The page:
Maclean was stationed in Moscow at a time when the embassy staff there was still quite small. Black tie dinners and frequent hob-nobbing with diplomats from other legations. As someone who has been to Russia ten times in the last fifteen years, the accuracy of his observations astounded me. It may read as exaggeration, but his tales of drunken train journeys, the smell of BO and cabbage in the tube; the depressingly morose looks of Russians in the street conflicting strongly with their demeanour when behind closed doors; the stifling influence of the security forces and Soviet bureaucracy; all these still ring true today. Most of the space devoted to the time he spent in the Soviet Union does not deal, however, with Moscow (with the notable exception of the last and biggest show trial of the Stalin era), but those regions further south. Whether he went there as a spy or whether we are to believe him when he says that he went there as a tourist, out of plain curiosity, Fitzroy was one of the first Europeans to venture so far south in one hundred years. He captures the sights, sounds and smells of Kazakhstan, Uzbekhistan and Afghanistan amazingly well. How easy to recognize Boukhara and Samarkand, Almaty and the Kush in his wonderfully descriptive writing. In some ways this is the most enjoyable part of the book as the author's love of what he sees shines through his writing.
As the war breaks out, he resigns from the FCO, becomes MP for Lancaster and enlists in the Cameroon Highlanders. He ends up, like so many, in Egypt where he meets his friend, David Stirling (Maclean has innumerable friends who always turn up to help him when he needs them (surely one of the great networkers)), the founder of the SAS. Maclean gladly accepts the offer to join the burgeoning SAS and provides vivid details of a handful of their more famous missions.
His knowledge of the Soviet Union allied to his understanding of guerrilla tactics and missions behind the lines leads to Churchill choosing him as his representative to Tito (Maclean is also well acquainted with Churchill's son, Randolph!). Maclean's role is to ascertain the Communist revolutionaries' importance in the war effort in the Balkans and whether or not the Allies should envision providing more proactive support to them in their fight against the Germans. Maclean quickly comes to the conclusion that Tito's men are many, well organized, efficient, motivated and much more of a threat to the Germans than the fascist opposition in Yugoslavia. He recommends to Churchill that they support Tito as much as possible despite the fact that his men will undoubtedly prove to hold the upper hand in post-war Yugoslavia and are almost undoubtedly sure to turn more to the Soviet Union for support than to the West. Churchill ignores this believing the victory over Germany to override any other consideration. Detailed first-hand accounts again from Maclean about how he dispatched liaison officers all over Yugoslavia; how they helped him and Tito to gain a better understanding of how events were unfolding; which units needed immediate support and how best to provide that; and finally how the Allies helped with ever-increasing air drops, bases and coordinated air attacks. Maclean's role in this theatre of war was huge, his contribution considerable and his effort recognized as he finished the war a Brigadier.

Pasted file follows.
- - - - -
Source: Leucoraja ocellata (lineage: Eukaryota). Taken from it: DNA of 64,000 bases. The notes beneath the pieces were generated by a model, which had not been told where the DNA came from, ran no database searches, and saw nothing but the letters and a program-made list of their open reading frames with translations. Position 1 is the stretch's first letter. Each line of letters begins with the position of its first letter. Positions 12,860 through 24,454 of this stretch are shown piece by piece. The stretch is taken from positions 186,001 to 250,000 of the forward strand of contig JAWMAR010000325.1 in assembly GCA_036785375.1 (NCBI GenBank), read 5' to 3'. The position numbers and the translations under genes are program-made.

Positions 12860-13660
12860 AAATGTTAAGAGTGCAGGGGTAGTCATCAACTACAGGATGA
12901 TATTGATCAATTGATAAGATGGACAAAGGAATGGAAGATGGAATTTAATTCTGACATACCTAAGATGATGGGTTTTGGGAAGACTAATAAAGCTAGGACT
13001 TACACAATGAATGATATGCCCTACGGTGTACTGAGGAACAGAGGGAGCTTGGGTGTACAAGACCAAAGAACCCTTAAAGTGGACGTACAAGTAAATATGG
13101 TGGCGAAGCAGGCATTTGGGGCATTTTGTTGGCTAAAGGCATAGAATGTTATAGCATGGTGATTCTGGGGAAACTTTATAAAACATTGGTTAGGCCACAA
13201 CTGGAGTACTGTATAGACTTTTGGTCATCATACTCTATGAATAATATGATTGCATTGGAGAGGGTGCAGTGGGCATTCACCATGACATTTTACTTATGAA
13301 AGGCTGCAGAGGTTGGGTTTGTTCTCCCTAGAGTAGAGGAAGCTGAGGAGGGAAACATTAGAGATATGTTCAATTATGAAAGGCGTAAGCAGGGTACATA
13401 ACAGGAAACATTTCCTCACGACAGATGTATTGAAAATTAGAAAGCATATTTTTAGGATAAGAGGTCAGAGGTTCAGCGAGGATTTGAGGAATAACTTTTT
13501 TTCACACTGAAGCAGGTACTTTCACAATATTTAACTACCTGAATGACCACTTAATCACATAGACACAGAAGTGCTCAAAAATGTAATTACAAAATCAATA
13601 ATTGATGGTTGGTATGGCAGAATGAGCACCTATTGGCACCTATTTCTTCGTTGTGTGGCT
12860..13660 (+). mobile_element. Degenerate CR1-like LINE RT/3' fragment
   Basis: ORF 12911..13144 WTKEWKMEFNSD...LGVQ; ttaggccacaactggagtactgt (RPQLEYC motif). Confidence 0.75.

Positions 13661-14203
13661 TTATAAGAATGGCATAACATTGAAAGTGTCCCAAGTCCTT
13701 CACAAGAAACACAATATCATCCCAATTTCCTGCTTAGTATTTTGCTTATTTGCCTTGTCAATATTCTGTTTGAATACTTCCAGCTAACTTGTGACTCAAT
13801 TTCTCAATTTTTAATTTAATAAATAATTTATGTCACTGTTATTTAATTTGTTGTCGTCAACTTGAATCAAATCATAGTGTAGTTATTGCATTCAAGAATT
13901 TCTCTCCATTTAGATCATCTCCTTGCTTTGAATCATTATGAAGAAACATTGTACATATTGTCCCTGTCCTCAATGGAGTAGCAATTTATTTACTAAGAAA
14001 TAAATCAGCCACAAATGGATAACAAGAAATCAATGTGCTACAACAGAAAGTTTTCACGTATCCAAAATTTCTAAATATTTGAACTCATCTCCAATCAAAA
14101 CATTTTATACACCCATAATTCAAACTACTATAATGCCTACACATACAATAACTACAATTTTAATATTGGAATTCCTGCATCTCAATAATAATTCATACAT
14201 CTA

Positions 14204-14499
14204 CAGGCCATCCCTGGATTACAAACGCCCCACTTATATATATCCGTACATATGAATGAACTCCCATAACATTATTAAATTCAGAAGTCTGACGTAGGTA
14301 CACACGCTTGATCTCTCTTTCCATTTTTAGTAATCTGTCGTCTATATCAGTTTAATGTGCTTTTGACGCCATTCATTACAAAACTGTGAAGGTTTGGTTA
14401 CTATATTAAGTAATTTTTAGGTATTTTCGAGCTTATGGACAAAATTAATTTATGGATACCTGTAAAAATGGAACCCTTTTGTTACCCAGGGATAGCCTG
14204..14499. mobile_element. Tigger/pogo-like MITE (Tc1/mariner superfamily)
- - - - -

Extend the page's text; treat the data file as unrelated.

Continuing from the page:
All in all, this is a brilliant account of the very full life of an exceptionally gifted young man.
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14 of 14 people found the following review helpful
5.0 out of 5 stars War Horse - not Water Horse, 29 Sept. 2009
By 
Gs-trentham - See all my reviews
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This review is from: Eastern Approaches (Penguin World War II Collection) (Paperback)
What to make of the only other review here that purports to deal with Eastern Approaches? The review plainly refers to a children's book about a Water Horse. Two out of six people found the review helpful. If, on the strength of that, they bought a copy of Eastern Approaches they will have been mightily surprised but surely also hugely rewarded.

I came to Eastern Approaches by way of a glowing testimonial in Peter Hopkirk's The Great Game (see my review elsewhere). The front cover calls Maclean's memoir "The best book you will read this year" and for once a clever line in a blurb is hard to challenge. Eastern Approaches will linger in the memory for many a year. It was, after all, first published in 1949 and remains in print.